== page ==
At about 9 p.m., Wakil Ahmad Muttawakil, the regime’s foreign minister, broke the city’s nighttime curfew and called a press conference, which he held for a few of us around a large table in the darkness of the dilapidated, rocket-damaged Intercontinental Hotel, on a hill overlooking the city. He reiterated the Taliban’s loyalty to bin Laden. But he looked rattled.
I went to meet Muttawakil again at the Foreign Ministry the next morning.
I found him seated in a blue velvet chair, wearing a white turban, white shalwar kameez and brown leather sandals. “We are fully sure Osama bin Laden was not involved in this incident,” he told me through a translator. He also said: “The Afghan people have no enmity with Americans. From our side, there are no differences.”
I pressed him to explain why the Taliban allowed bin Laden to stay in Afghanistan when he was such a liability. The U.S. had already launched missile strikes against Afghan targets in 1998, after al-Qaida attacked the American embassies in Kenya and Tanzania.
“No. 1,” Muttawakil said, “because he has spent a precious period of his lifetime inside Afghanistan and was ready to sacrifice his life when there was danger of complete domination by the Soviet Union. He was our friend in a time of need. It would be very much cowardly to leave him at this stage in his life. No. 2, he is only accused but not proved to be involved in these kinds of acts. It makes no sense to hand someone over based on accusations.”
We spoke for half an hour or so, and at the end, I asked him if he knew where bin Laden was.
“He is hiding,” Muttawakil replied.
“Where?” I asked.
“He is inside Afghanistan.”
“Can you be more specific?”
He smiled. “I can tell you he is not here with us in the Foreign Ministry.”
Then he indicated the interview was over, saying, “I hope you have a pleasant stay in Afghanistan.”
I left a day later, when most aid workers were pulled out. The Taliban expelled the few remaining foreigners the day after, saying they couldn’t guarantee their safety. At the decrepit Kabul airport, I saw the arrested aid workers’ parents again. Heather Mercer’s mother wept uncontrollably. On the tarmac, an elderly Afghan man stooped to pull a flatbed overflowing with baggage, and John Mercer ran over with David Donahue, the U.S. consul, who had come from Pakistan, to help push the heavy load from behind.
People have asked over the years if Kabul felt scary or dangerous when I was there on Sept. 11, and the answer is mostly no. The city was jittery and on edge, but I am sure I felt safer than most people did that same day in New York or Washington. The most unnerving, frightening part was the uncertainty about what might come next — how soon and how hard the U.S. would retaliate, what it would mean for Afghans to go through yet more war, how the effects would reverberate through the region, and how the world might change.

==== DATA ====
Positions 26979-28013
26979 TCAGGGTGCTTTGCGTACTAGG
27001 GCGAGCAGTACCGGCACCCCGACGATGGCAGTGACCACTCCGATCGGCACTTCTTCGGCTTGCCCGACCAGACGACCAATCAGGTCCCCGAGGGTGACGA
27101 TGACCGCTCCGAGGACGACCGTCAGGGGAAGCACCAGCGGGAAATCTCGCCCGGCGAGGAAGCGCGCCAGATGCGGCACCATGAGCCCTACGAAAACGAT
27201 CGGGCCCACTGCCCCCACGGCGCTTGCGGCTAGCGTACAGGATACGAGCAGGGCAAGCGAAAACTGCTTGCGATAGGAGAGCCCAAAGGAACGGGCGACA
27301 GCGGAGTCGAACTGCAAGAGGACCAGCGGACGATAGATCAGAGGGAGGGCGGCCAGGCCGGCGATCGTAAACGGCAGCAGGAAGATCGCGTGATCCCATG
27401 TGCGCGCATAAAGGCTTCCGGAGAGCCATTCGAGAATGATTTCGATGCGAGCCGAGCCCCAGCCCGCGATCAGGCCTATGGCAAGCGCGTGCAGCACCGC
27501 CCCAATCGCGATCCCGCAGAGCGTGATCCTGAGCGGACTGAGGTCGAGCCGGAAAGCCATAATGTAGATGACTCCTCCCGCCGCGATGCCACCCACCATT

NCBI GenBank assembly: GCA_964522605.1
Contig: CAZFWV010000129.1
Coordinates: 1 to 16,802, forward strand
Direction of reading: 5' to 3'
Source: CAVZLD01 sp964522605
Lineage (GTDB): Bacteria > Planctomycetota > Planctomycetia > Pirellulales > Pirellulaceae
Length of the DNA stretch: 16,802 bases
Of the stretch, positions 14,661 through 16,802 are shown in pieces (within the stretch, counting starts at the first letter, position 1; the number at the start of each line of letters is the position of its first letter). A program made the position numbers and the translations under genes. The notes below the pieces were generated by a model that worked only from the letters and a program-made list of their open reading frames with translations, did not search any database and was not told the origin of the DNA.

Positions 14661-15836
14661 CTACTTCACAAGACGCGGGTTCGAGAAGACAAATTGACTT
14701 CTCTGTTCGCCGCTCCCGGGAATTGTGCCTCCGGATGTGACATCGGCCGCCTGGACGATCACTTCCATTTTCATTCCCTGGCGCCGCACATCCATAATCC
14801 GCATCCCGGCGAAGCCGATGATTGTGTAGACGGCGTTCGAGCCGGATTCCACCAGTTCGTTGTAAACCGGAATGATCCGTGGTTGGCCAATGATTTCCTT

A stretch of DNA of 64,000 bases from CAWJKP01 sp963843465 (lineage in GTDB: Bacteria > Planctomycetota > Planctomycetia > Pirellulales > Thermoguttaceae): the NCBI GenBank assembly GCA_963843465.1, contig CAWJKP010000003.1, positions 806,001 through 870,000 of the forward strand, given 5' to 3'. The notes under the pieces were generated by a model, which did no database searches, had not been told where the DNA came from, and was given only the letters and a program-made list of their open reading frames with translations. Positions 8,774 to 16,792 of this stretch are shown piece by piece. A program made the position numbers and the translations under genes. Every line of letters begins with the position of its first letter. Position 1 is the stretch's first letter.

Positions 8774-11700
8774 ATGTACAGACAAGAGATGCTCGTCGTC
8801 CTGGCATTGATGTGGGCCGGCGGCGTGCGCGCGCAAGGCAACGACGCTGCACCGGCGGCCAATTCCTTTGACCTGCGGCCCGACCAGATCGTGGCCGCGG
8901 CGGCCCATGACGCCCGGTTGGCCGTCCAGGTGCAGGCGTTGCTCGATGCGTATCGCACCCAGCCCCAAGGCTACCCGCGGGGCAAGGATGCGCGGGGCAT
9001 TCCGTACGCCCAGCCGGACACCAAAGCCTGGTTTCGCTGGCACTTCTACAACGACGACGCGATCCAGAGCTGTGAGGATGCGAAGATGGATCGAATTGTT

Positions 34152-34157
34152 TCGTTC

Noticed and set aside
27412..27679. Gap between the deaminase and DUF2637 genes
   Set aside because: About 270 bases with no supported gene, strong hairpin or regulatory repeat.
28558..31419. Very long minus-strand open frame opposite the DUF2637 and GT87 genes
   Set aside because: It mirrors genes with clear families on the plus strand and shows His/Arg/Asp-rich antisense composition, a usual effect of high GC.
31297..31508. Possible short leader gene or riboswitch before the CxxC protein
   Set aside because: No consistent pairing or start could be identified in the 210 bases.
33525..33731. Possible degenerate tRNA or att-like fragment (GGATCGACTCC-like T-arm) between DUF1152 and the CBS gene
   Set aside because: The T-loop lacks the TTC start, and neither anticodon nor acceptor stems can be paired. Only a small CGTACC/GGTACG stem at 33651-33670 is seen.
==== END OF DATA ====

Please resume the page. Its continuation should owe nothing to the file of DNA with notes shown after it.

Back in Pakistan later that week, everyone was hearing that the big question on Americans’ minds was “Why do they hate us?” People wondered where the U.S. soul-searching might lead.
“What if everything changes now?” someone asked.
“What if it doesn’t?” someone else said.
Two months later, the Taliban fell. The arrested foreign aid workers were all found alive in northern Afghanistan by U.S. Marines and reunited with their relatives. The war in Afghanistan continues to this day, and the U.S. is involved in multiple conflicts around the world.
I returned to Kabul in 2002, and then twice again a decade later. In my 2012 and 2013 visits, on assignment for National Geographic, I was thrilled to see the city alive. Small, ordinary things felt big to me: music blaring, video screens flashing, men and women rushing around laughing and chatting on cellphones, bazaars thronged with people, shops filled with food. A generation of talented and brave Afghan journalists and other professionals had come up in the previous decade. Young families were out at restaurants where waiters bustled by with platters piled high and TVs blared in the background. One of them was the same lunch place I’d gone during the Taliban years. The owner remembered when he had to kick me out; now he welcomed me back and laughed over the memory.
Because so many Afghans returned from outside the country after 2001, I occasionally found myself in the odd position of telling them, if they asked, what the Taliban years were like. I had seen it — some of it, at least — and they hadn’t. But the Taliban, of course, aren’t gone. They’re back with a vengeance, a powerful and deadly insurgent force inflicting near-daily agony at universities, restaurants, hotels, on buses and on the streets — all the places where Afghans are attempting to go about their daily lives.
And vestiges of al-Qaida’s former presence remain. In December 2013, I stood at the mouth of a cave in a sparsely populated area of Logar Province, a Taliban stronghold south of Kabul. The cave had been part of an elite al-Qaida training camp in the 1990s, where four of the Sept. 11 hijackers were trained. There was a pen where they’d kept livestock and a stone slab where they’d slept. Locals had been strong-armed into bringing them food from time to time.
It was discomfiting to be present at a place so far in every sense from New York and Washington and to imagine these terrorists-in-training going about their daily lives, anticipating the day when they could put everything they’d learned into practice. They were halfway around the world from Afghanistan when that day arrived, and their actions have reverberated ever since.